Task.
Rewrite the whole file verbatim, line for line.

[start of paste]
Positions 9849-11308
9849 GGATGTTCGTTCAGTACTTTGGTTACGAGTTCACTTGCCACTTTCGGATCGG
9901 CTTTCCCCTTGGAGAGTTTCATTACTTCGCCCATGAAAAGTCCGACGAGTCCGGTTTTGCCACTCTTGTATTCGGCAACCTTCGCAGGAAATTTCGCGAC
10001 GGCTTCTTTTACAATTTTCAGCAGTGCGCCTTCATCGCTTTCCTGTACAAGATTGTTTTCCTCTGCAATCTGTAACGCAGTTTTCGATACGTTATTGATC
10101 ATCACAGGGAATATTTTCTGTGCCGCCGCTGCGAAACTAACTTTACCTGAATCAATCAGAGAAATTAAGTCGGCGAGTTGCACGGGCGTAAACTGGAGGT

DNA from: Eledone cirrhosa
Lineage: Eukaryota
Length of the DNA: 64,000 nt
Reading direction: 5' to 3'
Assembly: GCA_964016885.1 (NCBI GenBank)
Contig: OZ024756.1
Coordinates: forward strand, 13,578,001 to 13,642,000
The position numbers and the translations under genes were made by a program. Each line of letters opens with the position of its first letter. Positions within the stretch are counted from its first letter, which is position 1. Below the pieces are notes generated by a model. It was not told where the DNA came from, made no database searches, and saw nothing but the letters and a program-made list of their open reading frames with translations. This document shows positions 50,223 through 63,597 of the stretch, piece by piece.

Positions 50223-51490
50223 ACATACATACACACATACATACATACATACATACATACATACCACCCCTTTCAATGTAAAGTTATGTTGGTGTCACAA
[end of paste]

Positions 9849-11308
9849 GGATGTTCGTTCAGTACTTTGGTTACGAGTTCACTTGCCACTTTCGGATCGG
9901 CTTTCCCCTTGGAGAGTTTCATTACTTCGCCCATGAAAAGTCCGACGAGTCCGGTTTTGCCACTCTTGTATTCGGCAACCTTCGCAGGAAATTTCGCGAC
10001 GGCTTCTTTTACAATTTTCAGCAGTGCGCCTTCATCGCTTTCCTGTACAAGATTGTTTTCCTCTGCAATCTGTAACGCAGTTTTCGATACGTTATTGATC
10101 ATCACAGGGAATATTTTCTGTGCCGCCGCTGCGAAACTAACTTTACCTGAATCAATCAGAGAAATTAAGTCGGCGAGTTGCACGGGCGTAAACTGGAGGT

DNA from: Eledone cirrhosa
Lineage: Eukaryota
Length of the DNA: 64,000 nt
Reading direction: 5' to 3'
Assembly: GCA_964016885.1 (NCBI GenBank)
Contig: OZ024756.1
Coordinates: forward strand, 13,578,001 to 13,642,000
The position numbers and the translations under genes were made by a program. Each line of letters opens with the position of its first letter. Positions within the stretch are counted from its first letter, which is position 1. Below the pieces are notes generated by a model. It was not told where the DNA came from, made no database searches, and saw nothing but the letters and a program-made list of their open reading frames with translations. This document shows positions 50,223 through 63,597 of the stretch, piece by piece.

Positions 50223-51490
50223 ACATACATACACACATACATACATACATACATACATACATACCACCCCTTTCAATGTAAAGTTATGTTGGTGTCACAA